Look carefully and you'll see three swimmers without wetsuits and only one boogie board concerning people who saw them. Either they are local kids familiar with this spot or unknowing ocean lovers dipping their toes into the passion of ocean love. What they do or don't know is that just to their left is a violent sideways rip current (sweep) that flushes the incoming waves out to the left into a huge toilet bowl of unswimmable water and miles away. I know from experience because I had to chase my board after my leash broke.
I followed that board in to the beach confident that I could catch it but when it got to within two hundred yards of the beach it started going east rapidly. I resigned myself that I would rather buy a new board than get stuck miles away so I just swam in thinking I would get a new board from the truck.
Then the vision of someone somewhere finding my board pissed me off. I knew it would always bother me- for years, and I knew that I could never forgive myself for that so I dove off a rock and swam for twenty minutes in the choppiest water I have ever been in not afraid for my life because my flotation device was 500 yards away, then 400 yards, 300 yards... gotchya!
That capture was only 1/10th of the battle. Then I had to get back- AGAINST THE CURRENT. This is when I had to use my head and all the experience and skills that competitive swimming blessed me with. I figured that the sweep was hundreds of meters wide so I headed out to sea where I surmised that the sweep's effects were less, then headed west again. The current was still substantial but less than inshore, and the wind and chop on the surface did not help.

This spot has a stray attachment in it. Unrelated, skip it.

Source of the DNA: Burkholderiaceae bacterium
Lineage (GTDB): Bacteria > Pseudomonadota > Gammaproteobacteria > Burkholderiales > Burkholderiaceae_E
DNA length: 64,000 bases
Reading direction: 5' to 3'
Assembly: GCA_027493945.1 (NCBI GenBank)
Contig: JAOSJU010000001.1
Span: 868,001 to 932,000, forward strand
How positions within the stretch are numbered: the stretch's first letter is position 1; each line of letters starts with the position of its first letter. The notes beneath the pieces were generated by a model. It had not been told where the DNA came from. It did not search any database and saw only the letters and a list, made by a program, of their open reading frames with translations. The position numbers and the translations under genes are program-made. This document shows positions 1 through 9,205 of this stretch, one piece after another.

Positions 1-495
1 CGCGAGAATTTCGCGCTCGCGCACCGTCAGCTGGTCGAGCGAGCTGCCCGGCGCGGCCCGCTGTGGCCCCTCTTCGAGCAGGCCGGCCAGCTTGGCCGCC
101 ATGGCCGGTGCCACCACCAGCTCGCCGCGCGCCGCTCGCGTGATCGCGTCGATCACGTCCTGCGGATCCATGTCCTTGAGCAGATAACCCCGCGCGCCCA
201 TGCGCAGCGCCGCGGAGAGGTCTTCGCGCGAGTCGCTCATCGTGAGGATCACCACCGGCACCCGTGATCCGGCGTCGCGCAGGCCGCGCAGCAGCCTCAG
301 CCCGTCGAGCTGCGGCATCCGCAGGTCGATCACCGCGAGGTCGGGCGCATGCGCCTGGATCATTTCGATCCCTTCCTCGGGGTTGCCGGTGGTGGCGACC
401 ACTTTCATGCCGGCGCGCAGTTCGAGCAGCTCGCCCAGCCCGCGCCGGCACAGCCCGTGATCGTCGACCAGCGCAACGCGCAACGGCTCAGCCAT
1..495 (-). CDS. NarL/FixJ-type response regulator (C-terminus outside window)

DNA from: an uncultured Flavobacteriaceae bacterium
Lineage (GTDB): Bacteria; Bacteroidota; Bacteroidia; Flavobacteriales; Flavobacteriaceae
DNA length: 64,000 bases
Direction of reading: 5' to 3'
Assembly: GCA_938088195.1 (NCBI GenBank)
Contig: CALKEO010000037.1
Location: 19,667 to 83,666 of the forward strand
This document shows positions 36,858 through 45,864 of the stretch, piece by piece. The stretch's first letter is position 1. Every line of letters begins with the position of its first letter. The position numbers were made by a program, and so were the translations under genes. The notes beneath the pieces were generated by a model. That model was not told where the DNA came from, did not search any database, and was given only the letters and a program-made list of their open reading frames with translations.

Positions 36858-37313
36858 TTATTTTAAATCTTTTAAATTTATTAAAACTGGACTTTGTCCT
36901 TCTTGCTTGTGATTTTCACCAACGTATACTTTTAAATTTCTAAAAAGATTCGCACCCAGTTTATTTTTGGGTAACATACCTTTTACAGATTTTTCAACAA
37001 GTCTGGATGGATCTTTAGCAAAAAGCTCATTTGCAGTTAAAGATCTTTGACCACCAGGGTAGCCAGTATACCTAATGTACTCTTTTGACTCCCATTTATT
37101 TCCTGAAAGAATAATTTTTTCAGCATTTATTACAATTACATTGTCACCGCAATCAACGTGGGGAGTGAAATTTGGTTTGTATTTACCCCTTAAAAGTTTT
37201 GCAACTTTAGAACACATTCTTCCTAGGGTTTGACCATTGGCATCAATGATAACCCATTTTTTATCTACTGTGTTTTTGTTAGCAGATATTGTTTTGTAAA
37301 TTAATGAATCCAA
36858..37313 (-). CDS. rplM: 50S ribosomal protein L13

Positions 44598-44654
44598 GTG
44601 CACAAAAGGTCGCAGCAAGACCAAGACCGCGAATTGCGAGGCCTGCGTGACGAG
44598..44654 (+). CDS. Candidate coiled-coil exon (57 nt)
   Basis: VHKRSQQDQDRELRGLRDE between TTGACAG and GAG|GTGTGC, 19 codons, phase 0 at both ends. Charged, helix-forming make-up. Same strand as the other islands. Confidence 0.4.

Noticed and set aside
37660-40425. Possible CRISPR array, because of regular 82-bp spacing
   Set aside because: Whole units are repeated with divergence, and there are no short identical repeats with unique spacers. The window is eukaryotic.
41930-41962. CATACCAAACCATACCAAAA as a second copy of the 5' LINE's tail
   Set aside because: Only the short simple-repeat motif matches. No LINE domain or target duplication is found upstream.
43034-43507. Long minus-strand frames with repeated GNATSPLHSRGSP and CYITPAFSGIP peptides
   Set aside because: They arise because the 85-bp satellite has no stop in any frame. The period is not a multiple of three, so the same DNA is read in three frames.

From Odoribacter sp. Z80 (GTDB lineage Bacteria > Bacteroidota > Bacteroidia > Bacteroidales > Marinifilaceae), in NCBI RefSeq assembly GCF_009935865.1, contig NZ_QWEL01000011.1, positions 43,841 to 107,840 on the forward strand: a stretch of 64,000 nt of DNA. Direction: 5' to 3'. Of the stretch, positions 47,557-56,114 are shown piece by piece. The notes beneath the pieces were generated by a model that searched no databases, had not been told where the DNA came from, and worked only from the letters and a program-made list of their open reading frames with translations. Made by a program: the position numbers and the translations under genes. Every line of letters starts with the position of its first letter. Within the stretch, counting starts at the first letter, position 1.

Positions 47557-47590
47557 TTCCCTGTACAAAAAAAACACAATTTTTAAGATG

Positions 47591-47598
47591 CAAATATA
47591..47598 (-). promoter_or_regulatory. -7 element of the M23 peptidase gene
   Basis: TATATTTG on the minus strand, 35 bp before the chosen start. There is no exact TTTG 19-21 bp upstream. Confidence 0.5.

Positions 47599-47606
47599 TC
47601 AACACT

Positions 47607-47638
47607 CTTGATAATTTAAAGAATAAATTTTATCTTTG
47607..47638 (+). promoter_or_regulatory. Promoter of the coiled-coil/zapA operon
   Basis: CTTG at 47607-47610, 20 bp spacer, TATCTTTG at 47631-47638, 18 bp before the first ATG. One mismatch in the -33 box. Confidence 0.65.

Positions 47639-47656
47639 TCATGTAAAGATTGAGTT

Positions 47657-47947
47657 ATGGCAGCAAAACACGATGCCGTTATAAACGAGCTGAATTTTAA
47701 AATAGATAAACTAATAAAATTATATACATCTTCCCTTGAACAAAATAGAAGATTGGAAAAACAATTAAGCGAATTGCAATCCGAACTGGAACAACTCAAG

It was then that swimming's experience kicked in. Pace yourself. Slow down but don't stop. Listen to your heart. Breathe deeply. Nice long, full strokes. Strong strokes a foot away from your chest. Check position, adjust.
Passing the first beautiful house took about ten minutes. It seemed to me at the time that my battle would be a losing effort yet I did not give up, I just went out farther away from land. It seemed to me that I was making progress and without going on and on and on, I finally did reach the point after about half an hour where I thought I could reach a landing spot but I had to be smart because if I judged wrong I might be swept east again back to where I started.
Again, I was never afraid for my life, I was just a confident smart strong swimmer who was stubborn and did not want to have wasted all that time and effort just to be defeated and have to walk miles. I then exerted maximum effort against an outgoing rip current AND the sideways sweep, as well as the wind, and the chop.
This effort took another ten minutes and FINALLY I slithered my way up onto the beach like a ragged Robinson Carusoe. I sat there for a nano-second PISSED at the manufacturer, readying myself for a nasty letter or phone call complete with demands for compensation of some sort and as I walked back to my truck all that was forgotten. Shit happens, and when it does, you gotta just accept it. It's usually not anyone's fault. If it's anyone's fault, it's yours. That cognitive process makes it easier on everyone, and forces one to be hyper-prepared the next time you go out into the ocean. If your leash breaks, it's YOUR FAULT.
After that Herculean effort, I knew it was curtains for my surfing experience. Time to go home. If I had gone back out, I'm certain that I would have gotten hurt- that's what happens when you are extremely tired. At least I got a great story out of it, even though my story is not one that elevates me in anyone's eyes!
Thursday 9/28 at my favorite spot. Nobody watching nobody surfing. Wind ruining our best spot on the tail end of a monster hurricane swell. I had to go to another place I like less where I surfed all day in still-gigantic yet waning waves as the sun fell into the western sky and there is where I played with Maria for the last time, ending the best month of surf that anyone alive remembered.